The world of big business is constantly changing, yet it in EAs case it seems to be going through an earthquake, with all the bad news coming from it these days. Just last month Techgage’s Rob Williams reported on John Riccitiello Stepping Down and the critical launch failure of SimCity on EAs own Origin platform.
This week Game Informer was made aware by anonymous sources close to EA, that it would be closing down its Partner label program. This branch was responsible for contract based publishing for indie developers. In a statement made by EA, it said: “In recent weeks, EA has aligned all elements of its organizational structure behind priorities in new technologies and mobile. This has led to some difficult decisions to reduce the workforce in some locations. We are extremely grateful for the contributions made by each of our employees – those that are leaving EA will be missed by their colleagues and friends.”
“These are hard but essential changes as we focus on delivering great games and showing players around the world why to spend their time with us.”
This isn’t the only closer that has come to our attention. Palle Hoffstein, a former Associate Producer at EA, tweeted on his personal Twitter account: “More bad news for Canada’s gaming biz as EA closes it’s Popcap and Quicklime studios. Bunch of my friends layed off.” This was later reiterated by Chris Power the former QA project lead at PopCap Vancouver, where he tweeted on his personal Twitter account: “PopCap Vancouver, makers of Hidden Object games officially closed. Outta work again.” This does not mean that all of PopCap divisions have been closed, only the division based in Vancouver.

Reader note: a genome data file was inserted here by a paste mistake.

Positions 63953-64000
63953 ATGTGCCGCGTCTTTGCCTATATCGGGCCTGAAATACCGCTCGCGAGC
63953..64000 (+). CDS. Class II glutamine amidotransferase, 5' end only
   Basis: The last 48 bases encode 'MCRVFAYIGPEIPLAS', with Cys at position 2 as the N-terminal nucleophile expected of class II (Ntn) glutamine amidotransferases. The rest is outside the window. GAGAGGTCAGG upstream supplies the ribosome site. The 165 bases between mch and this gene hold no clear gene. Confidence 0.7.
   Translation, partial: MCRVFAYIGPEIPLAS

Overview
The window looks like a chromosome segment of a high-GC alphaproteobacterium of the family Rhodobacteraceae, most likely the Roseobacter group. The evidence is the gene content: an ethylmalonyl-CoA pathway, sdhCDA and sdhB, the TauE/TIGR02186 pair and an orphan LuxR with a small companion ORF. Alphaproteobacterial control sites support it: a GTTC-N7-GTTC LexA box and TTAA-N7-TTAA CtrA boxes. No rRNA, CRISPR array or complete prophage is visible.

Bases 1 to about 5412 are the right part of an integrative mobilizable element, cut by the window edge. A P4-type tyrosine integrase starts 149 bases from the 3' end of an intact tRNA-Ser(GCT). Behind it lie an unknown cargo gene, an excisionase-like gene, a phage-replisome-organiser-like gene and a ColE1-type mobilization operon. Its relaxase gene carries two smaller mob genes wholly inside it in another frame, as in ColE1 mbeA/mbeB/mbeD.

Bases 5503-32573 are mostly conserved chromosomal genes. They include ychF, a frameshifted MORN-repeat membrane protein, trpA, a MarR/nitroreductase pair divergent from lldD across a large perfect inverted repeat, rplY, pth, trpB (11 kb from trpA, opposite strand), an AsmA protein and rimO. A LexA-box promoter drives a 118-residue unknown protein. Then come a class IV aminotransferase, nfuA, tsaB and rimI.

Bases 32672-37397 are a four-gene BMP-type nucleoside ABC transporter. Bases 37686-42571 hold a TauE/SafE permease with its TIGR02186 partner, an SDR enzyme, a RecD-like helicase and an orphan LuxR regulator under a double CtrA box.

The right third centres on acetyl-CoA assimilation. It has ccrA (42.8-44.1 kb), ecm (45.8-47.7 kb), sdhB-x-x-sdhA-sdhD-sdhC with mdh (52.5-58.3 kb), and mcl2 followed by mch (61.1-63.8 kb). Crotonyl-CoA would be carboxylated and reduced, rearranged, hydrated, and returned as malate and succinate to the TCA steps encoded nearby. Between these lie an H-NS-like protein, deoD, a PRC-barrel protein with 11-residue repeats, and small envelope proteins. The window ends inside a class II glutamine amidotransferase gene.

It doesn’t end there either, news broke of massive layoffs over at EA Montreal. According to CTV News Montreal, the layoffs affected approximately 2/3 of the staff. EA Montreal is known to be one of the parent company’s more mobile-focused divisions. Consequently, the news of the staff cuts seems to fly in the face of the company’s declarations of devoting more resources to mobile gaming. Per Elias Makos, a tech expert CTV News interviewed, “Mobile gaming is where the future is, so that’s the most surprising thing… EA is putting a lot of focus in mobile and yet they’re cutting Montreal’s mobile division.“
Finally, EA (and Maxis) completes its trifecta of disaster with news that the long-awaited SimCity 2.0 Patch has apparently introduced more problems than it was supposed to have solved. According to multiple reports, the new patch has led to a lot of irregular behavior (pardon the pun) by patched players’ Sim citizens. Their cities saw a massive increase in sewage levels, pollution, and road traffic. Worse, though, are some reports of saved cities not loading and glitches with the in-game sound. Saddest of all is that information on whatever bugs the patch was supposed to have fixed have been flushed down the toilet (again, pardon the pun) with all the vociferous complaints about the patch.
This is a very turbulent time for EA and its employees, no matter how far up the corporate ladder they are. Those who are affected by this our best wishes go out in hopes of securing another job soon.
These strategic cuts can be seen as a way to curry favor with investors so that EA can continue push into other markets. I personally think EA sees Origin as being its biggest opportunity to control more of the PC and possibly the console markets, depending on how open the PS4 and next XBox will be. No matter how long-term its goals are, EA still has a fast approaching operating and fiscal report that must look favorable to investors and these cuts just seem like a short-term fix to an even bigger issue at the heart of EA, customer appreciation and releasing quality games.